c("red","yellow","blue")
## [1] "red"    "yellow" "blue"

A single value is a still a vector. What we see when we use the c() function is that we’re combining vectors. As a result we can also use it on longer vectors too.

c(1:3, 2:1, 5:8)
## [1] 1 2 3 2 1 5 6 7 8

When we combine values into a single vector, R will change everything to the same datatype using some conversions.

Getting information about vectors

Our class() function will still work with a vector with a length greater than 1 to get you it’s datatype.

Let’s look at a sequence of numbers and one of the built-in vectors that contains the alphabet.

class(1:10)
## [1] "integer"
LETTERS
##  [1] "A" "B" "C" "D" "E" "F" "G" "H" "I" "J" "K" "L" "M" "N" "O" "P" "Q"
## [18] "R" "S" "T" "U" "V" "W" "X" "Y" "Z"
class(LETTERS)
## [1] "character"

We can use the length() function to find out the number of elements in a vector.

length(pi)
## [1] 1
length(LETTERS)
## [1] 26

To extract the names of values in a vector, we can use the names() function.

steph<-c(Steph="forename", Locke="surname")
names(steph)
## [1] "Steph" "Locke"

Calculations on multiple vectors

When we perform calculations on two vectors, R will try to perform the operation for each set of elements. This is an element-wise or pair-wise calculation methodology.

In SQL, it’s equivalent to where you might write colA*colB and you’ll get the answer calculated for every row in the table. In Excel, it’s equivalent to a Fill Down of multiplying two values on the same row.

Let’s looks at how this works in practice in R.

We have two vectors, each containing two elements.

vecA <- 1:2
vecB <- 2:3
## [1] 1 2

## [1] 2 3

If we want to multiply the two vectors by each other, R will match each element in the first vector with it’s counterpart in the second and multiply the two values together to make a new element.

You can also use this functionality of making a vector the same length as another, known as recycling, work for other mis-matched vector sizes. The only rule is that one of the vector lengths must divide cleanly by the other.

1:10 * 2
1:10 * 2:3
1:10 * 2:4
##  [1]  2  4  6  8 10 12 14 16 18 20

##  [1]  2  6  6 12 10 18 14 24 18 30

## [1] "longer object length is not a multiple of shorter object length"

Vector recycling is useful and dangerous – it can help you make elegant code or give you unexpected results. Especially when starting out, I recommend you make your vectors either the same length or length 1.

Bitwise

Our logical operators that we covered earlier, work in a pairwise fashion. They’ll return a vector of the same length as the longest one used in your logical statement.

a<-1:2>1
b<-2:3>1
## [1] FALSE  TRUE

## [1] TRUE TRUE

Making logical statements returns vectors with a logical datatype.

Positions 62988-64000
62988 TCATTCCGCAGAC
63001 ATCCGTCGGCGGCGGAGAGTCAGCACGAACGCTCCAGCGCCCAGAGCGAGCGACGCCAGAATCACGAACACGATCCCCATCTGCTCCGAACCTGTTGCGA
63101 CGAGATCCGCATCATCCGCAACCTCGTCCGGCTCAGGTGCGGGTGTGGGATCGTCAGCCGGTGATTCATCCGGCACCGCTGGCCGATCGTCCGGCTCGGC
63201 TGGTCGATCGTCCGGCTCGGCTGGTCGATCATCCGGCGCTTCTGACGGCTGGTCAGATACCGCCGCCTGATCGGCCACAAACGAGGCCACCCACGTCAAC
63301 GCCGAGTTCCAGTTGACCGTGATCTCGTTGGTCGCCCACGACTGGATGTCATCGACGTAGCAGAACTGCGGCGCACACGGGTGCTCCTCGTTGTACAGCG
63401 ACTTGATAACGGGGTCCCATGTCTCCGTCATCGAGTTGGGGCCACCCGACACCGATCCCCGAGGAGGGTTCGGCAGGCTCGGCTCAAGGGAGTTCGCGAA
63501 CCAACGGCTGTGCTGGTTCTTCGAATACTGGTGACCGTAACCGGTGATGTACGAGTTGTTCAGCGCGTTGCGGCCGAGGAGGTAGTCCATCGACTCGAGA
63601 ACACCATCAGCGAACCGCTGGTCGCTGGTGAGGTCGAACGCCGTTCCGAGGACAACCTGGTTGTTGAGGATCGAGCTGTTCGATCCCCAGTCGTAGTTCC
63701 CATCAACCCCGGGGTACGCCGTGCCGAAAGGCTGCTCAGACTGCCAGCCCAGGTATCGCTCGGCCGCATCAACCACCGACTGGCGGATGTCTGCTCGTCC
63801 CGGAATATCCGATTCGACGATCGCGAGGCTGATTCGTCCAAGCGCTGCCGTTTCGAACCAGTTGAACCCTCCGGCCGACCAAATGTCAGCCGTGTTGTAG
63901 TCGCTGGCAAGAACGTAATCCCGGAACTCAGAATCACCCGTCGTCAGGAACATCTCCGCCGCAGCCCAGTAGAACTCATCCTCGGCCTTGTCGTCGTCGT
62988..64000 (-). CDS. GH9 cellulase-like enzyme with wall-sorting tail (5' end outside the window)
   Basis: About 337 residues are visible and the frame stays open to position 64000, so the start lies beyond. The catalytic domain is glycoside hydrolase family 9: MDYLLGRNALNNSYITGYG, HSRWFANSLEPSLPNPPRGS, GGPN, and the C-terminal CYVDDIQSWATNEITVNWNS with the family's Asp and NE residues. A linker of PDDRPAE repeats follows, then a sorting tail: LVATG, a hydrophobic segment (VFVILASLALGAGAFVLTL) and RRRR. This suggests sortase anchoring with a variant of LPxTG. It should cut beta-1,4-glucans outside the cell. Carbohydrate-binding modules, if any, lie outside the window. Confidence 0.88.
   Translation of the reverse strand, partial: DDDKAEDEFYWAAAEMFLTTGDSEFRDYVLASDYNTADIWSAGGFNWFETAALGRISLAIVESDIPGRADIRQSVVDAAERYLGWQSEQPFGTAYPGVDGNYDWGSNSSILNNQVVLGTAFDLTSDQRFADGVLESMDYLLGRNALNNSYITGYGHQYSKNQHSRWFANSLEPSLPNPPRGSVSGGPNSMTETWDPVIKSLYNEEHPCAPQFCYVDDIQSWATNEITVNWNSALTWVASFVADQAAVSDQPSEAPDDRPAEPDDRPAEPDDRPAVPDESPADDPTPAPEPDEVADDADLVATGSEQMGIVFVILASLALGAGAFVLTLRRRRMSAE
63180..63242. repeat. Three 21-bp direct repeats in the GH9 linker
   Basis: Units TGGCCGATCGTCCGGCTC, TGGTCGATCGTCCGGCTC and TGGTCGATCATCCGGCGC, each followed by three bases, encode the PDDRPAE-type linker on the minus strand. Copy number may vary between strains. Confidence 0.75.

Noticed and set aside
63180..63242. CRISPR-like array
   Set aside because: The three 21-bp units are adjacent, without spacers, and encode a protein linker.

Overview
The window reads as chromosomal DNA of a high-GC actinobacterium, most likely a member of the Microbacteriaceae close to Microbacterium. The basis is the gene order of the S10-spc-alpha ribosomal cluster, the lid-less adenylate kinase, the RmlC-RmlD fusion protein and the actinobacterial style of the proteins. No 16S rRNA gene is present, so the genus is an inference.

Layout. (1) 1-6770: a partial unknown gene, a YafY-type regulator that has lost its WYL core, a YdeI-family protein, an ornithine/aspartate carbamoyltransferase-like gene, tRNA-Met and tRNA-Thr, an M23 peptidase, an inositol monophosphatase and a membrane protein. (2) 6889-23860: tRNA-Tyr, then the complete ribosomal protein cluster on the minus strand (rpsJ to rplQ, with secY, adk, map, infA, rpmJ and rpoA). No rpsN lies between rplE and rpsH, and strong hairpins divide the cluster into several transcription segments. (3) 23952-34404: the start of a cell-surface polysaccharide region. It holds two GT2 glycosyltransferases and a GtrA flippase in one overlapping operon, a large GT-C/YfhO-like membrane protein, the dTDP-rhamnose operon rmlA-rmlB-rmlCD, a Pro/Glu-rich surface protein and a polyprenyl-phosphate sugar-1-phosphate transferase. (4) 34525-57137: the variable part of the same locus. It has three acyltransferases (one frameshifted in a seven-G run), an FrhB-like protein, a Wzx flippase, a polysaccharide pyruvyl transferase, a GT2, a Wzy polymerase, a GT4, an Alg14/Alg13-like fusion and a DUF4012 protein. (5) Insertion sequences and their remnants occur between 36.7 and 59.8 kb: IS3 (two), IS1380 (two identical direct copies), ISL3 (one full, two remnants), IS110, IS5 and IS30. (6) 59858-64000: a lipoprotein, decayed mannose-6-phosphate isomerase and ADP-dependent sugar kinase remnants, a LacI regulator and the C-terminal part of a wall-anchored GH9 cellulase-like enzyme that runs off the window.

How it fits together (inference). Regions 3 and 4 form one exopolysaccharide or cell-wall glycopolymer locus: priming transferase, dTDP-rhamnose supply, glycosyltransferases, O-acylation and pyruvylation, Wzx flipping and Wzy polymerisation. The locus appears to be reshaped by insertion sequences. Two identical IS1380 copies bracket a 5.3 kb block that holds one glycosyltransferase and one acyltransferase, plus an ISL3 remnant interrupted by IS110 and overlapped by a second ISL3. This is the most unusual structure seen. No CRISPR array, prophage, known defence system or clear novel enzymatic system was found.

a&b
## [1] FALSE  TRUE
a|b
## [1] TRUE TRUE

Occasionally, you expect to only be operating on a single pair of values and want to enforce that R should only do the calculation on the first pair. In R, this called a bitwise AND (&&) or OR (||).

A bitwise logical statement will only do the check for the first elements in the vectors and ignore all the others.

a&&b
## [1] FALSE
a||b
## [1] TRUE

Use bitwise operators with extreme care!

Homework… It’s turtle time!

We’re going to use a package you probably haven’t seen since primary school…

Copy the code below into your script.

install.packages("TurtleGraphics")
## 
## The downloaded binary packages are in
##  /var/folders/bl/fy55z4g50x17rgtgn2hxwvr00000gn/T//Rtmpj0fv0g/downloaded_packages
library(TurtleGraphics)
## Loading required package: grid
turtle_init() # This starts off the turtle

turtle_down() # This means that when you feed instructions to your turtle, it leaves a mark.

Use “turtle_left()” and place the number of an angle between the brackets to turn your turtle. The same applies for “turtle_right()”

Use “turtle_forward()” and “turtle_backward()” to move him around and draw something. Inbetween the brackets should be a number specifying the number of “steps” the turtle should take.

Here’s the twist. Use what you’ve learned today with the basic maths operations and create your drawing using sums instead of numbers. If you’re brave you could investigate the help file and figure out how to do other code-ish type things like changing his colour!

Tweet your turtle_doodle to @lockedata and show off your handywork!

Optional extras (this week - an excuse for a brew and a biscuit)

Well done everyone - You’re half way through the basics course! Make yourself a brew and have a biscuit for every R Blogs you read that interest you and is relevant to your intended eventual use of R.